Date of Award

8-6-2014

Document Type

Dissertation

Degree Name

Doctor of Education (Ded)

Department

Professional Studies in Education

First Advisor

Cathy C. Kaufman, Ph.D.

Second Advisor

Kelli Paquette, Ed.D.

Third Advisor

David Piper, D.Ed.

Abstract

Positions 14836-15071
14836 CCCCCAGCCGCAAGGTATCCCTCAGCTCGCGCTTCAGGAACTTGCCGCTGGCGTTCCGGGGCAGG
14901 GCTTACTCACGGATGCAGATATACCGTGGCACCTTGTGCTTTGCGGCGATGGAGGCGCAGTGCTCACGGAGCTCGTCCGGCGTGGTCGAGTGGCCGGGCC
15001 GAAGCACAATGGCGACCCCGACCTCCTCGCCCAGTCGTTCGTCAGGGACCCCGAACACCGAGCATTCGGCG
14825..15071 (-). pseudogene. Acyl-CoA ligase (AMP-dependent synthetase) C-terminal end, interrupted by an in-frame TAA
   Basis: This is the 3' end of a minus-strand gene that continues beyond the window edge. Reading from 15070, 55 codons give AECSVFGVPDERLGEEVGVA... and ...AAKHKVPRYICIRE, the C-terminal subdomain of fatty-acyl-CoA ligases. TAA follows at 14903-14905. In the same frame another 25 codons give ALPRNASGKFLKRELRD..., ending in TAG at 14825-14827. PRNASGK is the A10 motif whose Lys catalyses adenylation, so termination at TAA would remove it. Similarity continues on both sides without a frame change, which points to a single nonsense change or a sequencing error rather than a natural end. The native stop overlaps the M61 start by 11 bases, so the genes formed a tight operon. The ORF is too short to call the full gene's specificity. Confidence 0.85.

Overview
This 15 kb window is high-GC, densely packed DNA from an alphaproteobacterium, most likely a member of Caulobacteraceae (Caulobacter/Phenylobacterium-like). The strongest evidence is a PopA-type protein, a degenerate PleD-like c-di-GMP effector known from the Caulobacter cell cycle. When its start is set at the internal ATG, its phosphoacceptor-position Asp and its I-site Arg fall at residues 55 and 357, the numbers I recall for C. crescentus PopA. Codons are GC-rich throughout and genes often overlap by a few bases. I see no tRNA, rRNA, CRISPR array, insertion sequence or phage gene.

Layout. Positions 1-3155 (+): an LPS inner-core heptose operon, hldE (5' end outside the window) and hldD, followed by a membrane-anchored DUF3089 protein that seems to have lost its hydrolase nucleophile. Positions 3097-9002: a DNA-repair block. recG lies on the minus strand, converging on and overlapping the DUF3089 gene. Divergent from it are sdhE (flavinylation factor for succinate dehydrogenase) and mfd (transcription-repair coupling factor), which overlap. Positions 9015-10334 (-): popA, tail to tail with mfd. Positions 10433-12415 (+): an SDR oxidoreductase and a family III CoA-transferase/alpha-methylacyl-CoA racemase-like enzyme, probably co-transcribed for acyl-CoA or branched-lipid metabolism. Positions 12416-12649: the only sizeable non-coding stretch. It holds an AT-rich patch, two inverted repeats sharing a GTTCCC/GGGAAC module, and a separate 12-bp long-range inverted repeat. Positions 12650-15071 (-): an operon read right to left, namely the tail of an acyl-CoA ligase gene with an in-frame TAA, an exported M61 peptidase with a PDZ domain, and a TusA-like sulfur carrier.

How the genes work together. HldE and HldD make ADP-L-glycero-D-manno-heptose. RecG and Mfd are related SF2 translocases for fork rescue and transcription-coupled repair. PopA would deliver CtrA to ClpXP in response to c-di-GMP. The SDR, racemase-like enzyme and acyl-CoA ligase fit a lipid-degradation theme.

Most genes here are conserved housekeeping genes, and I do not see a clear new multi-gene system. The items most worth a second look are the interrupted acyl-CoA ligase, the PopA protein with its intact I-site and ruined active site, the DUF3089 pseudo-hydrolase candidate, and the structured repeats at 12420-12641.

This study identified the leadership traits of The Reverend Doctor W.A.R. Goodwin that allowed his vision of the restoration of an entire city to become the reality that is now known as Colonial Williamsburg. The growth and transformation of the country at the turn of the 20th century form the basis of this study while analyzing the manner in which the restoration was formulated, financed, and ultimately brought to fruition; the study showcases the leadership prowess of W.A.R. Goodwin at a time of great change in America. Specifically, the study analyzed how Goodwin's leadership style is aligned with the five practices of exemplary leadership concepts presented by Kouzes and Posner (2007) in that leaders model the way, inspire a shared vision, overcome objections, enable others to act and encourage the heart. The method used to conduct the study was an examination of archival data relating to Goodwin's life and events before, during, and after the restoration of Williamsburg, Virginia. The research brought to light how Goodwin set examples for others to follow, convinced others to see his vision and dream, took advantage of opportunities presented to him in spite of the obstacles, created an environment in which others could participate and realize the benefits, and celebrated the community of Williamsburg, past, present and future. Kouzes and Posner (2007) claim that "credibility is the foundation of leadership" (p. 37) and this study suggests that it does not matter if it is the 20th or 21st century, with credibility as the foundation, a person can be an effective leader. This study concludes that in the case of Dr. Goodwin, his exemplary leadership skills were in fact able to resurrect and restore the past.

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